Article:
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Time to replace 30 year Oil Burner with Propane?

Yep, my NY Boiler is still chugging but I tire with it running in the heat of the Summer to keep the adjacent hot water tank hot. Price of oil in upstate NY is also quite high.

It takes a few mins for hot water to get to the 3rd story (Basement furnace, kitchen 1st floor, bedroom/bathrooms on 2nd story) but thats about a 40' run so assume I have to live with this. I already have stove and dryer on propane and just installing a propane fireplace. So, timing is right to make a change.

So, instead of replacing the existing oil furnance with another, I'm looking at putting in one of those high-efficiency propane burners. I have hot water baseboard heating with 3 zone valves. My propane guy is coming next week to talk about options so looking for any experiences/advice/recommends?

Comments

  • Hot_water_fan
    Hot_water_fan Member Posts: 730
    edited September 16
    If you want all propane, by all means go for it.
    Economically, propane has 91,500 btu per gallon and oil has 138,500, so $3/gallon propane is the same value as $4.54/gallon oil. You can condense some with propane so there’s an added benefit there. It’s hard to imagine you’ll be saving money, but it does simplify things some I suppose. If you don’t want an indirect, don’t have an indirect. You can get standalone oil, propane or electric water heaters for DHW. Most people don’t have indirects.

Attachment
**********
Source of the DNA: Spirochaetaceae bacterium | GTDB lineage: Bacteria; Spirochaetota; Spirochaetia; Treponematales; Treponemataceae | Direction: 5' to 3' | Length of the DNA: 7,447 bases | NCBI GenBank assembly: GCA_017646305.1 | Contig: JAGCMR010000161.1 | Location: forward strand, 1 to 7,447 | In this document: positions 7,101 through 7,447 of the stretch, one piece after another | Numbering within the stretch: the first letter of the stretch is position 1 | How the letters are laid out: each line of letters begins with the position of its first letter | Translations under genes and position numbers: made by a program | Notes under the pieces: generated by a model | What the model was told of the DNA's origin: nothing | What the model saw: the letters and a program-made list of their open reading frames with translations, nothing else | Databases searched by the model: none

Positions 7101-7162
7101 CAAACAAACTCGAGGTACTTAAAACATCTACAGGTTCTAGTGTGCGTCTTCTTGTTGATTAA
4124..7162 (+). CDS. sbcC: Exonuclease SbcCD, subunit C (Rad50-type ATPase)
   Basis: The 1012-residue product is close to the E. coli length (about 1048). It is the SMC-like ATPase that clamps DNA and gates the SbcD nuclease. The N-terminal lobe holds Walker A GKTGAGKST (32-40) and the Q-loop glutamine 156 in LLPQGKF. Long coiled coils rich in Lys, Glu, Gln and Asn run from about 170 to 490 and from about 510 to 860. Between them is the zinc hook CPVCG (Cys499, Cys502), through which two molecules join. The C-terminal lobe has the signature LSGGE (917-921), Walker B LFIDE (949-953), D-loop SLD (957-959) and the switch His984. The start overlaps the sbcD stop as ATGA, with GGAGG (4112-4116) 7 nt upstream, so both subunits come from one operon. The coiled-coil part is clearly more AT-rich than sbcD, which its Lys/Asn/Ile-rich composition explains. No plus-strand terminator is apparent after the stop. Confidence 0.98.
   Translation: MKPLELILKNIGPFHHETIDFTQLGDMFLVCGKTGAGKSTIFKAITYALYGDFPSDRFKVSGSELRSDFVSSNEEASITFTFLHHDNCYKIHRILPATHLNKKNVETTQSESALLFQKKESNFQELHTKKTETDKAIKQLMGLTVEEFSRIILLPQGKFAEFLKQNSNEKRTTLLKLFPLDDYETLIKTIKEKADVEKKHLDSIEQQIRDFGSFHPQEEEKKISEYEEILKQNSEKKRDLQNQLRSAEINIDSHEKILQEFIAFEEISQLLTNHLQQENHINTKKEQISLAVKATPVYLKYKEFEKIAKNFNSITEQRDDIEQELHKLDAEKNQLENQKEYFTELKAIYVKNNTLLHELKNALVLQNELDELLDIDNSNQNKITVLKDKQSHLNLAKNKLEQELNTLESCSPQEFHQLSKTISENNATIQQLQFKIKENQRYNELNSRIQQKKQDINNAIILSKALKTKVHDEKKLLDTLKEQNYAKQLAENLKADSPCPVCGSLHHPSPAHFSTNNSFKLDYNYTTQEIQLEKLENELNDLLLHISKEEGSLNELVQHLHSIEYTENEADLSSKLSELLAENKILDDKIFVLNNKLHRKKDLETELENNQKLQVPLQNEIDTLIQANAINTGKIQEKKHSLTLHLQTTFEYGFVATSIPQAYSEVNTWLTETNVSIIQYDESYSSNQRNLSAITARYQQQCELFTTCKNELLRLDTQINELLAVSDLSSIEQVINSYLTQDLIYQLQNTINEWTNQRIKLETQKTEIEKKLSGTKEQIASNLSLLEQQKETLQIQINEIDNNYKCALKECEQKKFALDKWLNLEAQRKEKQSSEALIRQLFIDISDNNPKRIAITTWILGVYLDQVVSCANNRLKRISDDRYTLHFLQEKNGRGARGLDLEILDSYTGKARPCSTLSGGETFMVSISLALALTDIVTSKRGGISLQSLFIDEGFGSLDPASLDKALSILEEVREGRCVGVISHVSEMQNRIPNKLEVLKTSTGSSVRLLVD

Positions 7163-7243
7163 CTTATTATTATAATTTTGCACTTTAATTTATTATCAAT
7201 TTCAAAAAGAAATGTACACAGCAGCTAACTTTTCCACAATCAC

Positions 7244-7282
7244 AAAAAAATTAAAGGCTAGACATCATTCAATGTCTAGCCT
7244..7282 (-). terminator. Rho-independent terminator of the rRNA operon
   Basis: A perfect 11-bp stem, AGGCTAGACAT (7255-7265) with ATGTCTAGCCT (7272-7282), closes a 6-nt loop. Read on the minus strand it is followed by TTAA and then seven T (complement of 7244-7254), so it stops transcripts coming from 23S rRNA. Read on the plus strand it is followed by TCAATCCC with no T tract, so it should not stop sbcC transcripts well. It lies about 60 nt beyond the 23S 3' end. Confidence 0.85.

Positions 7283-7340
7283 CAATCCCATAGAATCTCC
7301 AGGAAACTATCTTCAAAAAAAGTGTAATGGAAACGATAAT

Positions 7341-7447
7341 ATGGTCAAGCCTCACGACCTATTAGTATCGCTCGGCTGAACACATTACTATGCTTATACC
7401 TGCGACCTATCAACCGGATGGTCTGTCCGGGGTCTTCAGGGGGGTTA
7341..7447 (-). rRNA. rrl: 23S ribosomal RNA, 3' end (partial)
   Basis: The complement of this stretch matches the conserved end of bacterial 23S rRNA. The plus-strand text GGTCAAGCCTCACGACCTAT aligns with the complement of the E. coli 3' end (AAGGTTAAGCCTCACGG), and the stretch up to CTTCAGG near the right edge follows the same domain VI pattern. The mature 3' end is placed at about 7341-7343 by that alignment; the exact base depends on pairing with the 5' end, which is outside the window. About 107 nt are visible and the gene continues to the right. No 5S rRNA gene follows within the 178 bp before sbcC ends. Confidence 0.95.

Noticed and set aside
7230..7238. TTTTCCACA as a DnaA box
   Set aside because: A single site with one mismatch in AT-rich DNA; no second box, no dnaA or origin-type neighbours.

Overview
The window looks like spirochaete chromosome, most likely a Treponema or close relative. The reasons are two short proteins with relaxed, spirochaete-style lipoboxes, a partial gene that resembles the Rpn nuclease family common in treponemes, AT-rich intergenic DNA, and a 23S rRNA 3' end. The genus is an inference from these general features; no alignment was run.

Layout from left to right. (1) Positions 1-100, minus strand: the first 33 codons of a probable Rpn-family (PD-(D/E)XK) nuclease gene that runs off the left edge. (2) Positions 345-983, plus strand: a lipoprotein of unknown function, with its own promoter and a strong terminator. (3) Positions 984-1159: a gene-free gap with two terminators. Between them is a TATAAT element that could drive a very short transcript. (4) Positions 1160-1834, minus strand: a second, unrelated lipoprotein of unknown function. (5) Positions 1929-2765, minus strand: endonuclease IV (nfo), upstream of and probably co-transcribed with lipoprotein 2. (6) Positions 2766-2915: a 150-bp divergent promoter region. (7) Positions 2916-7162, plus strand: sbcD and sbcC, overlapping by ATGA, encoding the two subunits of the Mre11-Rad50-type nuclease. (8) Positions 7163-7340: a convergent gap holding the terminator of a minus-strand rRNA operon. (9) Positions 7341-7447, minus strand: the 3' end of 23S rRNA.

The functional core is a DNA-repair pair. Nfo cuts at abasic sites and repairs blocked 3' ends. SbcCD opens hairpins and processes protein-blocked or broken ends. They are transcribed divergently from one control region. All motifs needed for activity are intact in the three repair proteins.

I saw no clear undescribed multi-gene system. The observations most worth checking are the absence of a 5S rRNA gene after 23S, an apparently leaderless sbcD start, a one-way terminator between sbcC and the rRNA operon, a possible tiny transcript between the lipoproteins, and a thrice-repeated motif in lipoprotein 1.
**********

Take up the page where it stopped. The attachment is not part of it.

EdTheHeaterManRhinebeckDude
  • EdTheHeaterMan
    EdTheHeaterMan Member Posts: 3,633
    edited September 16
    Owning your own Propane tank offers you the ability to shop for fuel from different suppliers (like oil) but if you go with the propane dealer tank two things happen.
    1. You are locked in to that dealer
    2. You sometimes pay a premium or rental fee for the use of their tank.

    Who is removing the old oil tank?

    What is the current price for LP per gallon, delivered to your location?
    What is the price for oil per gallon delivered to your location?
    @Hot_water_fan has a good point!
    Keep in mind, What ever I am selling is always better than what others are selling. Even if it isn't


    Just things to consider.

    PS. Why are you @Hot_water_fan ... Shouldn't that be @Hot_water_pump ?
    Edward Young
    Retired HVAC Contractor from So. Jersey.